Monday, August 4, is the 100th anniversary of the start of the First World War when the UK declared war on Germany.

The country emerged utterly changed four years later – grieving for one million Commonwealth dead, even more injured.

There can be few local families who did not have relatives who served, fought, died and suffered in the 1914-18 conflict that introduced the bombing of civilians, machine guns, poison gas and tanks to warfare.

Across Hampshire, cities, towns and villages will this weekend and on Monday pause to reflect on the war.

Throughout the region, churches are holding special services and candlelit vigils, while veterans’ associations will lay wreaths at memorials and councils are organising exhibitions. People are also being invited to take part in the nationwide ‘Lights Out’, switching off for an hour from 10pm to 11pm on Monday, the moment the UK declared war, to encourage reflection.

They are being asked to leave just one candle burning in a window. It references the prophetic remark by Sir Edward Grey, Foreign Secretary, on the eve of war: “The lamps are going out all over Europe; we shall not see them lit again in our lifetime.”

Sir Edward had a fishing hut at Itchen Abbas, near Winchester, where he spent the night of August 3, 1914, before travelling to London to announce the entry into war.

In Southampton the floodlights at the Cenotaph on Above Bar will be switched off between 10pm-11pm. A vigil will be held there.

Archie Parsons, former secretary of the Southampton branch of the Royal British Legion, said: “I’m not aware of anything else the city council is planning, unfortunately. It is a great shame and very sad.”

In Eastleigh the town branch of the Royal British Legion will gather at the war memorial in Eastleigh Park at 10pm for a vigil.

They have asked the funfair visiting the park to turn off the music at 10pm. Brian Godwin, branch chairman, said: “Hopefully there will be quite a few there. The legion was created in 1921 because of what happened in the First World War.

“We feel we need to mark August 4 as a mark of respect to those who fell and those who have died in conflicts since.”

In Winchester the cathedral will hold a lantern-lit vigil from 10pm-11pm.

Winchester Planetarium at Morn Hill has Civil Aviation Authority clearance to project a high-intensity light beam on to the Science Centre.

The city council has also commissioned a light installation, ‘Box 459’, designed by local firm AR Design Studio, with 459 holes, the number of dead from the city. It will be unveiled at 9.30pm on Monday.

Jewry Street Art Café is inviting people to attend a candlelit sculptural exhibition of work by Robert Truscott.

Winchester Quakers are staging an outdoor exhibition at the Friends’ Meeting House on Colebrook Street, telling the story of Britain’s conscientious objectors.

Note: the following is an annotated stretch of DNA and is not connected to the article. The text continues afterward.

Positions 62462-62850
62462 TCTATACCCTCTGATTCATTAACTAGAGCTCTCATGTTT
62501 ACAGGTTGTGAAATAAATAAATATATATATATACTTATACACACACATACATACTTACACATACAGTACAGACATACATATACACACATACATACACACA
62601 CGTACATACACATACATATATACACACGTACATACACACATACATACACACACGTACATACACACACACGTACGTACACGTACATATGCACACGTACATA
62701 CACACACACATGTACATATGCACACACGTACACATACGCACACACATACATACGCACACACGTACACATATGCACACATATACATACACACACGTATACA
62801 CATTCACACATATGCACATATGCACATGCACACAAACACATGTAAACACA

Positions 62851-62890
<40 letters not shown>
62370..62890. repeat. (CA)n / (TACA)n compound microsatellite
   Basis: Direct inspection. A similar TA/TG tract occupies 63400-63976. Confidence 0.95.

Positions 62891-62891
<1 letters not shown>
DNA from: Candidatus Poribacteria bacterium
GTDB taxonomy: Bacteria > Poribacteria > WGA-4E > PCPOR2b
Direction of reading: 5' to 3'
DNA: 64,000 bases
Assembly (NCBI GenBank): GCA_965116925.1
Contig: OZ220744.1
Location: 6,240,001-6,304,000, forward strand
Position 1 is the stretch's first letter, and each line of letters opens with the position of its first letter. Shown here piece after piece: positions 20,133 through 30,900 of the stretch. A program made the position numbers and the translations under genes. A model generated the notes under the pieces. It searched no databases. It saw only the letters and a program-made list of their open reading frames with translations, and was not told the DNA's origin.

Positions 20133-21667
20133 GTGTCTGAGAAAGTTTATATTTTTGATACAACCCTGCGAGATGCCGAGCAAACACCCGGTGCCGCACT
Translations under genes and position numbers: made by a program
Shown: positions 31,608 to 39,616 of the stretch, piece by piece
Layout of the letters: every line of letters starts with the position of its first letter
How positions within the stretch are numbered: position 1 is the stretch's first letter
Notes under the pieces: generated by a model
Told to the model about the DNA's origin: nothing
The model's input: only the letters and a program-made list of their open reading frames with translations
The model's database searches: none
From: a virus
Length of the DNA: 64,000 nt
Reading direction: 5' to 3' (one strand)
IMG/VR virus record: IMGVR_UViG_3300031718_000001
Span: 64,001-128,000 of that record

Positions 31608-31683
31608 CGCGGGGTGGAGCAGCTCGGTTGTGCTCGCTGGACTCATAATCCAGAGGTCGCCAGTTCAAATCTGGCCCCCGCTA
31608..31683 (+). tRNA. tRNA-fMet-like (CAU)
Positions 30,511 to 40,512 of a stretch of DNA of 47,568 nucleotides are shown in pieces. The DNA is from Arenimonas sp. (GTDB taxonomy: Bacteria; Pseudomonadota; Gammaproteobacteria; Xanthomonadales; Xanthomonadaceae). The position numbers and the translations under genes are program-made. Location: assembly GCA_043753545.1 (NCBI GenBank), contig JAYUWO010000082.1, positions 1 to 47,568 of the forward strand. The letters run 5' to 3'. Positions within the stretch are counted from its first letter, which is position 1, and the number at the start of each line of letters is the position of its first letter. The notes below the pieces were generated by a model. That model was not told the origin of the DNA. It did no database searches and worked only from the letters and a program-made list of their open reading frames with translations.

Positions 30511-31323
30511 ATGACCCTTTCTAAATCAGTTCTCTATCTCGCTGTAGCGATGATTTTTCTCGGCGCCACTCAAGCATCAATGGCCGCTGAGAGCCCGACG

On Monday the chairman of Hampshire County Council, Colin Davidovitz, will host a ‘Hampshire Commemorates’ exhibition in the Great Hall, showcasing historic materials.

It will from 10am to 5pm provide a taster of some of the exhibitions around the county.

On Sunday, August 3, the villages of Compton and Shawford will stage a Great War Day on the Memorial Playing Fields, Compton.

In Romsey, Test Valley Borough Council will turn off the lights at key buildings and leave just one single light on at Crosfield Hall, the former Magistrates’ Court and Romsey Rapids.

Cllr Ian Carr, council leader, said: “The council is honoured to be a part of this event, which encourages reflection and respect for those who fought.”

In Awbridge a short ceremony will be held at the war memorial on Romsey Road at 7pm.

King’s Somborne is staging an exhibition through August at the parish church, organised by the Somborne and District Society.

Mary Pollock and Norman Denison have been researching the Great War and how it affected the Somborne Valley and an 80-page commemorative booklet has been produced.

In Fareham, the borough council has organised a number of events.

Doves will be released and The Last Post played as mayor David Norris unveils a new commemoration stone in West Street.

Wartime tea and cakes will be served in Holy Trinity Church alongside a display of photos by local photographer Innes Marlow entitled The Lost Sons of Fareham.

It shows the headstones of soldiers whose names are on the war memorial and whose graves are in French or Belgian cemeteries.

At Sarisbury Green United Reformed Church the centrepiece will be a ‘Garden of over 200 Knitted Poppies’ created by church members.

St Mary’s Church, Warsash, will be holding an all-day vigil on Monday from 9am to 7pm